Other Viewpoints

trail use signPeople whose access to an area will be restricted or prohibited upon wilderness designation often oppose it. In the case of the Boulder-White Clouds, riders of snowmobiles, trailbikes, and all terrain vehicles do not want their access limited.

“I am not advocating that this area should be turned into wilderness,” said the president of the Salmon River Snowmobile Club in Stanley, Dan Hammerbeck. “At this point there is something here for everyone. We can access the Boulder-White Clouds with snowmobiles, motorcycles, and bikes. If the wilderness proposal goes through, it will exclude all of us from using this area.”

Hammerbeck believes that there are already enough acres of wilderness surrounding the Boulder-White Clouds, and for people who desire a wilderness experience they have access to the Sawtooth Wilderness and the Frank Church-River of No Return Wilderness. Fellow snowmobiler and Stanley resident, Gary Cvecich, is concerned that wilderness designation of the Boulder-White Clouds will hurt the winter economy of Stanley. He says the Boulder-White Clouds draw snowmobilers from all over the country who stay in Stanley hotels and eat in Stanley restaurants during their extended visits.

The past president of the Idaho Trail Machine Association, Mel Quale, proposes that instead of reducing the impacts of mechanized use by designating the Boulder-White Clouds wilderness, motorized access should remain open and motorcyclists should continue improving their environmental ethic. “It’s just a matter of being able to accommodate people. That’s really what our forests are about. It’s really about how the American people will be able to use them, enjoy them, and keep them forever,” said Quale.

The Executive Director of the Blue Ribbon Coalition, Clark Collins, believes that a compromise concerning wilderness designation of the Boulder-White Clouds can be reached. “There are a lot trails in the Boulder-White Clouds that we have a long-term investment in,” said Collins. “I think that they need to look at designating wilderness in the areas where there aren’t trails that we have been riding. We are willing to work with these guys on something that meets some of their needs as long as they are willing to meet us at least halfway, and leave the trails open that we have been using all of these years.”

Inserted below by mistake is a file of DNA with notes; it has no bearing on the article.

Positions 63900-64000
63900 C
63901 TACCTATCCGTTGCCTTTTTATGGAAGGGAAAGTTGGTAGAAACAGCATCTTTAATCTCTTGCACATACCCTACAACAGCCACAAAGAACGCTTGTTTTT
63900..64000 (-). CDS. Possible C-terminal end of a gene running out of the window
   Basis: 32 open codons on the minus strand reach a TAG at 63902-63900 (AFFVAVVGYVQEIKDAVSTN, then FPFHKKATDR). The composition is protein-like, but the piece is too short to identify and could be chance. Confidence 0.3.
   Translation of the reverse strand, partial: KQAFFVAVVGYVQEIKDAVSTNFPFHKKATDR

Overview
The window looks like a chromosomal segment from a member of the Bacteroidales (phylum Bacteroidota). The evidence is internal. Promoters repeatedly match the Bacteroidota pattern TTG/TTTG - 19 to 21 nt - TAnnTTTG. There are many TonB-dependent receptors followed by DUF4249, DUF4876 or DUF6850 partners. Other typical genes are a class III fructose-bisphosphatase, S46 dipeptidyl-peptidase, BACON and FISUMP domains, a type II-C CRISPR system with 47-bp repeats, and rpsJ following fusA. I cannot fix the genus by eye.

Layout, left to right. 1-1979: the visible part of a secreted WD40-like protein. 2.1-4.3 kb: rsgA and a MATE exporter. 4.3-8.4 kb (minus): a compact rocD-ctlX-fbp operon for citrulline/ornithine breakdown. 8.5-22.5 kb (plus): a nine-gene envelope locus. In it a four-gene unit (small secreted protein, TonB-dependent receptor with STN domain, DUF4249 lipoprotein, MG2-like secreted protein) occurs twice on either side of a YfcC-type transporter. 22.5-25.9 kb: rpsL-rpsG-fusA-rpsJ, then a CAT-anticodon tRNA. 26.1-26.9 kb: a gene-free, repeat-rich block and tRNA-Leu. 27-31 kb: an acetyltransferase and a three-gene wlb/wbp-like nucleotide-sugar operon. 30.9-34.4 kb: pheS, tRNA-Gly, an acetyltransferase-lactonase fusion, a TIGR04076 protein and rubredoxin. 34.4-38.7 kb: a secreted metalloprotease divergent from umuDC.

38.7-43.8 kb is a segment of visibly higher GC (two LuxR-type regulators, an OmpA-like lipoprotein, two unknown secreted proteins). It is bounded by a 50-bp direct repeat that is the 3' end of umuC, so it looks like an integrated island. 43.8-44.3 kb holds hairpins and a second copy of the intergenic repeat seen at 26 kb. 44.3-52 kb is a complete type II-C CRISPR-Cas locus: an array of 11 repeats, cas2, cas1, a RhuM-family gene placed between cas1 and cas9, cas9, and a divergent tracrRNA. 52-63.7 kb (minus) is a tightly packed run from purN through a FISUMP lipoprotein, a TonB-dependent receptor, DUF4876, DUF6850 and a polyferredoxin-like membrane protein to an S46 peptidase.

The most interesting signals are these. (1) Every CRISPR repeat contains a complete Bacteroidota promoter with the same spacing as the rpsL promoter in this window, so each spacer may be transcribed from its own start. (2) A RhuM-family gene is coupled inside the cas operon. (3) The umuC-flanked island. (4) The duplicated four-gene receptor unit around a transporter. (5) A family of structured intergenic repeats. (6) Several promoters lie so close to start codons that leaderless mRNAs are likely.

Although the Idaho State Snowmobile Association is always willing to discuss wilderness proposals in the Boulder-White Clouds, its president Meril Ebbers maintains that there is enough wilderness in Idaho. He believes that disputes between user-groups in national forests should be settled locally. Ebbers said: “Keep it open to multiple use. There’s a tremendous resource back here that has been well managed.”

Much of the Boulder-White Clouds lie in Custer County which is 95 percent public land. Many residents of Custer County believe that the Boulder-White Clouds should continue to be a multiple-use area. Custer County Commissioner Cliff Hansen said, “I have always said that I am opposed to more wilderness in Custer County because there is so much wilderness in Custer County now.” But he is willing to work with Congressman Simpson because he believes that a compromise would be positive for Custer County where its tax-base is struggling to meet all of its needs.

Rancher and former Custer County Commissioner Melodie Baker agrees that a compromise would be positive for Custer County because it will resolve the current conflicts between user-groups. “We can all work together,” said Baker who supports managing the Boulder-White Clouds as a multiple-use area.

Fellow rancher on the upper East Fork of the Salmon River, Sid Dowton, does not believe that all of the issues surrounding the Boulder-White Clouds can be resolved while also allowing him to still graze cattle on public lands. According to Dowton, he has three options as a rancher in the East Fork of the Salmon River: stabilize ranching, sell conservation easements on his property, or subdivide his property. “I hope that we can stay in the ranching industry. I hope that we could find a balance so that we could get what everyone wants from this beautiful country. But I don’t see that happening,” said Dowton.


References:

Rocky Barker, “Finding Common Ground in the Boulder-White Clouds: Custer County Hopes to Strike it Rich Again with Wildlands Bill,” The Idaho Statesman, July 6, 2003.


 

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